Wild halibuts are caught in limited amounts from the north Atlantic – our unique selections come from subarctic waters off the coasts of Iceland and Norway. Their meat is mild, moist, and a bit sweet. It keeps its texture when cooked, but dries out if overcooked. Halibut’s flesh should be almost translucent, when cooking it turns snow-white and tender, yet remains firm.
Compared to farmed species, wild halibut has a richer flavour and is never contaminated with pesticides. It also has a lower calorie density and a higher protein density – for this reason, wild halibut is a perfect component of a balanced diet. In addition, its meat contains large amounts of selenium (an antioxidant with anti-inflammatory properties and a positive impact on the thyroid functioning), as well as other minerals and vitamins beneficial for the body: phosphorus, magnesium, vitamins: B3, B6, B12.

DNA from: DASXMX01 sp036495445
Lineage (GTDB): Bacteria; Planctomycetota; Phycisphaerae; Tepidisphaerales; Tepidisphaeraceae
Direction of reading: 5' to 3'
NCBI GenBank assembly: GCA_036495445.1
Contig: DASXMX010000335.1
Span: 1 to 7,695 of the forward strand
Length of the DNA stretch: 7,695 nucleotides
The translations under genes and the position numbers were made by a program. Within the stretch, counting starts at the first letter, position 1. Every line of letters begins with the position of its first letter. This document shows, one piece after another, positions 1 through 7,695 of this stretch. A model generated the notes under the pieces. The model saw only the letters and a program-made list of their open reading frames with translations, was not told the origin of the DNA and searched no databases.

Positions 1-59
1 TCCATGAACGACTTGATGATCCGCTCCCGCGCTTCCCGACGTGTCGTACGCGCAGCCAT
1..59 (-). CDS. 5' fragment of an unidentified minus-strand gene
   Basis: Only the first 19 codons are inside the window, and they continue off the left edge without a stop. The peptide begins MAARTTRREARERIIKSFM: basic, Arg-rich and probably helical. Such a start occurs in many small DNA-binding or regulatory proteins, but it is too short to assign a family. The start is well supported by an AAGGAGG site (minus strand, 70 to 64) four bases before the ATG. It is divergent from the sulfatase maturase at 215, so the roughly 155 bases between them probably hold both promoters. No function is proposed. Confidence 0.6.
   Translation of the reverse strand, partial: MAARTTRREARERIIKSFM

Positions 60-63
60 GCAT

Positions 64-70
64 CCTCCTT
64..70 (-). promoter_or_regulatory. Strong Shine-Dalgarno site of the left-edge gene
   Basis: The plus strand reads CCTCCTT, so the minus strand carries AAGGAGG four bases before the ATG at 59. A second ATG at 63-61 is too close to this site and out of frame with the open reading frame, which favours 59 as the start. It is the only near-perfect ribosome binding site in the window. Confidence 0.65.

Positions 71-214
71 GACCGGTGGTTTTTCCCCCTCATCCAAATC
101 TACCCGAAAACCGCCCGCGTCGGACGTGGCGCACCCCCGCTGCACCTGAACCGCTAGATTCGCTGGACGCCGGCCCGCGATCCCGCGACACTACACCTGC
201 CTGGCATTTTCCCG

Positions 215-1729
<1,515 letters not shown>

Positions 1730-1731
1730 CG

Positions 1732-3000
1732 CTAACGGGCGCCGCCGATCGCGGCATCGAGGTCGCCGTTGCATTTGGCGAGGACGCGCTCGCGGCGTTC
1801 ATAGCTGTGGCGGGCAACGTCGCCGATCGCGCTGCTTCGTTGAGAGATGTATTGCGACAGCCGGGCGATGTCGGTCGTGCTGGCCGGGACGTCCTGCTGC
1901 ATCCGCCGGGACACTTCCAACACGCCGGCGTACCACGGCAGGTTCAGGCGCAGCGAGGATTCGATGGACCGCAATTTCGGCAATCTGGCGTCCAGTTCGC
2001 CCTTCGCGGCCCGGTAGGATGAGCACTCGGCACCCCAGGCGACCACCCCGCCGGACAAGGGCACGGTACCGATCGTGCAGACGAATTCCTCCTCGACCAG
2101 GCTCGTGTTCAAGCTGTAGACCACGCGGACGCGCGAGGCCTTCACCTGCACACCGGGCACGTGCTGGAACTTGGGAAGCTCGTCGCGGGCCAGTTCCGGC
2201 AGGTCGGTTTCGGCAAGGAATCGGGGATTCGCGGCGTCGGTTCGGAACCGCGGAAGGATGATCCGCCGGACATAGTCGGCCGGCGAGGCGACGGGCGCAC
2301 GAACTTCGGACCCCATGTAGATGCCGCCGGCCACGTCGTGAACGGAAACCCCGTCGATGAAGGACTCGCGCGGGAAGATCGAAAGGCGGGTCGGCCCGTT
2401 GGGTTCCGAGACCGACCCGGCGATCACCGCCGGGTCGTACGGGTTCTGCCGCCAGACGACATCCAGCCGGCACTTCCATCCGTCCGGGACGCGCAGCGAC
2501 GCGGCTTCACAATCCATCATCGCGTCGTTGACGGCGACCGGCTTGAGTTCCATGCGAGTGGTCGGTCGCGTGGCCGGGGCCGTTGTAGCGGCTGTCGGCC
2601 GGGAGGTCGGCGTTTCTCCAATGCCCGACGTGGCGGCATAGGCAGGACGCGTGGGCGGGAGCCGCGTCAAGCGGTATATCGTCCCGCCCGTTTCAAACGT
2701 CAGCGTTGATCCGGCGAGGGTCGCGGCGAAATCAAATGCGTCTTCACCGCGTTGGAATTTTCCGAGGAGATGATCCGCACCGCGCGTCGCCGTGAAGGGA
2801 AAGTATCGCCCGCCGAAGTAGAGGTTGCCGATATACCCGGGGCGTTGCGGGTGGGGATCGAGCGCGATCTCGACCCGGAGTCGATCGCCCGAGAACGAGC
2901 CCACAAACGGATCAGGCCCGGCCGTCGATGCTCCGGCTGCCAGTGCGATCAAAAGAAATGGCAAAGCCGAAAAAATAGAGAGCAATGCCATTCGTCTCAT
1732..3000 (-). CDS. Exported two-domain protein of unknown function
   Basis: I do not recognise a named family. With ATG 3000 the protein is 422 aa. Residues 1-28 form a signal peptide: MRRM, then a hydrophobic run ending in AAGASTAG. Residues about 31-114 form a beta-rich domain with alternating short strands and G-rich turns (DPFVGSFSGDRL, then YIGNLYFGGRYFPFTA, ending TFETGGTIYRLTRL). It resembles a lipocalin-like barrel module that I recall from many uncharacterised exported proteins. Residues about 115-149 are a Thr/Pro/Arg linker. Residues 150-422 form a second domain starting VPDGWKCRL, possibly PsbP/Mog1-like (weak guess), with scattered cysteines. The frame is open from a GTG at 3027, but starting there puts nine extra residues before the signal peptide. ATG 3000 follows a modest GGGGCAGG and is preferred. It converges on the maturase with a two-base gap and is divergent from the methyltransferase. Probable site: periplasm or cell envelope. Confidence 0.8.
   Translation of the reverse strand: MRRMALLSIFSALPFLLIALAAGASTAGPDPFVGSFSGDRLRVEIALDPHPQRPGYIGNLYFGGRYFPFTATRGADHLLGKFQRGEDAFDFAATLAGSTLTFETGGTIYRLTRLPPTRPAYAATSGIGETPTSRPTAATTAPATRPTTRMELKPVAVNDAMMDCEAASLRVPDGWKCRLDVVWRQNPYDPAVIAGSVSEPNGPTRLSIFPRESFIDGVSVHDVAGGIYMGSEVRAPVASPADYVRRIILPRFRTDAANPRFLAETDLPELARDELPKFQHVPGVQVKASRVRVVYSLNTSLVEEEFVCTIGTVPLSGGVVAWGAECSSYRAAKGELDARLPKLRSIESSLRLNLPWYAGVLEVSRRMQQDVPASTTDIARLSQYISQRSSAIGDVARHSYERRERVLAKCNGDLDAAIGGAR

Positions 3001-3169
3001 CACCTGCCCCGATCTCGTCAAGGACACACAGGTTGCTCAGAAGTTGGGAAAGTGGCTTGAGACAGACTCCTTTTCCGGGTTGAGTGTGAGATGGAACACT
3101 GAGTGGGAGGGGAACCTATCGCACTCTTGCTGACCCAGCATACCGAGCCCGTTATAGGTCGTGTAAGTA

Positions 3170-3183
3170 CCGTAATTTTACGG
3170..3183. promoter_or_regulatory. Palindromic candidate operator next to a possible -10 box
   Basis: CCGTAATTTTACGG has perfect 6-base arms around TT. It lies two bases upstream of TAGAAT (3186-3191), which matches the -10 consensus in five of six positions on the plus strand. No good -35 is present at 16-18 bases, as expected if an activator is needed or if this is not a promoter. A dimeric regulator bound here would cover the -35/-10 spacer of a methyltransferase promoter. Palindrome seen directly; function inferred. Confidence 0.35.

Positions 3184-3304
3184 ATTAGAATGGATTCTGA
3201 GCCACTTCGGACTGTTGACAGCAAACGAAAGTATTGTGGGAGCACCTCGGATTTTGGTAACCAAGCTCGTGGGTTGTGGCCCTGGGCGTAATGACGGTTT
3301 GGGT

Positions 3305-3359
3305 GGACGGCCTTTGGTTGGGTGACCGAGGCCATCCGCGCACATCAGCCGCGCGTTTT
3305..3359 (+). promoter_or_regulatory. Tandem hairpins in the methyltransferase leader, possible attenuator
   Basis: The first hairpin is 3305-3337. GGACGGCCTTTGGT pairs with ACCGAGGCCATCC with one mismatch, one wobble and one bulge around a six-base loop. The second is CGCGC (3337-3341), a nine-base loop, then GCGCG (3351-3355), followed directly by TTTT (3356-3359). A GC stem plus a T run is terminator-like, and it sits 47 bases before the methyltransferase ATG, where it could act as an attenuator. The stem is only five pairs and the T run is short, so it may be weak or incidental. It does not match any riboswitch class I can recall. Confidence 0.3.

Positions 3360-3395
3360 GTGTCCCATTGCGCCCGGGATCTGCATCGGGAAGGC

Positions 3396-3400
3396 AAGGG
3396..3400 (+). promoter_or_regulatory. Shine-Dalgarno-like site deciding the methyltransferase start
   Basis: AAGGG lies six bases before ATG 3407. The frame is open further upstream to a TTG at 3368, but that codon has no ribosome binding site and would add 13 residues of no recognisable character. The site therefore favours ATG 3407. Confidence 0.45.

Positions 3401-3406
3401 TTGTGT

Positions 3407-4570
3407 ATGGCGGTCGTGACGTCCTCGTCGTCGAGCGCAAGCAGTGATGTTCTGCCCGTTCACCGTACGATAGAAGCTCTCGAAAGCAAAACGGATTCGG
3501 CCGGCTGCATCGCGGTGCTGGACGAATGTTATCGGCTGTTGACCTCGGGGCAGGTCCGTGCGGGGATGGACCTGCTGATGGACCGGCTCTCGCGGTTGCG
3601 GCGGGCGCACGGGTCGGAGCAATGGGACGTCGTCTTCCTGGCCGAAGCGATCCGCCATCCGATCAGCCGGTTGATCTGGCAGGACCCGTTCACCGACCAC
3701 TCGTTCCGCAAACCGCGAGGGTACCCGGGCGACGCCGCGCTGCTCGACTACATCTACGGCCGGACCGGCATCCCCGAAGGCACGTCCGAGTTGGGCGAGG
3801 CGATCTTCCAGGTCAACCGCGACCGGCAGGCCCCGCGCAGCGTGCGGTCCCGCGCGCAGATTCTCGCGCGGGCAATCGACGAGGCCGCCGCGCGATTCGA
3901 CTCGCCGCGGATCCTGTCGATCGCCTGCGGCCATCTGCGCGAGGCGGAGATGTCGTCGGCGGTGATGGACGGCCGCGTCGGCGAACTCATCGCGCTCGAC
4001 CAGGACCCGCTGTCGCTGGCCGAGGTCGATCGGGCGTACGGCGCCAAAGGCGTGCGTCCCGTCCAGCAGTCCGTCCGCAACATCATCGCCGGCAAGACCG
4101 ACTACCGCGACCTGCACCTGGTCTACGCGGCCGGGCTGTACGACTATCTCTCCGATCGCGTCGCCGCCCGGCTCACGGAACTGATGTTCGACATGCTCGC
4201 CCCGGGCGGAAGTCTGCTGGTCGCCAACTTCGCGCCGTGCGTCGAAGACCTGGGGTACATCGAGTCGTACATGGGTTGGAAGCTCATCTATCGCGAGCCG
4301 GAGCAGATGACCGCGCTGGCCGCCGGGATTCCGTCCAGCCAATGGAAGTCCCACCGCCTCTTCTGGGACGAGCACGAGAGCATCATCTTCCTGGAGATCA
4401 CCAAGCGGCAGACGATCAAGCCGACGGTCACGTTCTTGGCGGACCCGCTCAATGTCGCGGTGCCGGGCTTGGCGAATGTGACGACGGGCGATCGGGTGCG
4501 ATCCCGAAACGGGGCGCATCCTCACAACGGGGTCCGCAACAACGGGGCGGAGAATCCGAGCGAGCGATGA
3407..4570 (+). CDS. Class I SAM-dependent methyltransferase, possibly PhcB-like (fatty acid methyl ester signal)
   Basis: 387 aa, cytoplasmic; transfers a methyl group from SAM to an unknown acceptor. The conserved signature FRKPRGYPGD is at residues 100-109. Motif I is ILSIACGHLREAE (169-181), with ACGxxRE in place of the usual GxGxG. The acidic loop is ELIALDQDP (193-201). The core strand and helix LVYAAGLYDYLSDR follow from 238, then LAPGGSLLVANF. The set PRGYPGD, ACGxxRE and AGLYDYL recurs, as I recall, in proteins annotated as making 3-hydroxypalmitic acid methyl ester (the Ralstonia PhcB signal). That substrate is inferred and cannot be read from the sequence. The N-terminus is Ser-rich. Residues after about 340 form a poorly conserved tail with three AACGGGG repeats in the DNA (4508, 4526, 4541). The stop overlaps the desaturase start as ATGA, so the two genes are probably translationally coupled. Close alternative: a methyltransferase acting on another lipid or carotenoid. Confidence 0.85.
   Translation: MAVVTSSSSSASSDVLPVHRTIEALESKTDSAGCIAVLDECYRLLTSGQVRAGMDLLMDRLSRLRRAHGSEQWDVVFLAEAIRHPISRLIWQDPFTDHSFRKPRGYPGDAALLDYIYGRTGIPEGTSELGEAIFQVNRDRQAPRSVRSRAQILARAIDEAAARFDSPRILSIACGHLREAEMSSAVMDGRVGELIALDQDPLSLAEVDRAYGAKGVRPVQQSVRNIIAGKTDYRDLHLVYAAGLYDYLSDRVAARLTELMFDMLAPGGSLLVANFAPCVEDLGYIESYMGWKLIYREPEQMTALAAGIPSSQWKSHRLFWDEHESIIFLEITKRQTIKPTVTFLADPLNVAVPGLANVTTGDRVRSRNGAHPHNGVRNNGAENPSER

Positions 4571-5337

Halibut suits well to a wide variety of cooking methods and sauces. It is perfect for skewering. One of the most interesting recipes is to bake halibut with sour cream. Firstly, it should be seasoned with salt, pepper and tarragon, later dotted with butter and sprinkled with chopped shallots, then covered with sour cream and baked at 190 degrees C, and before serving garnished with parsley or chives.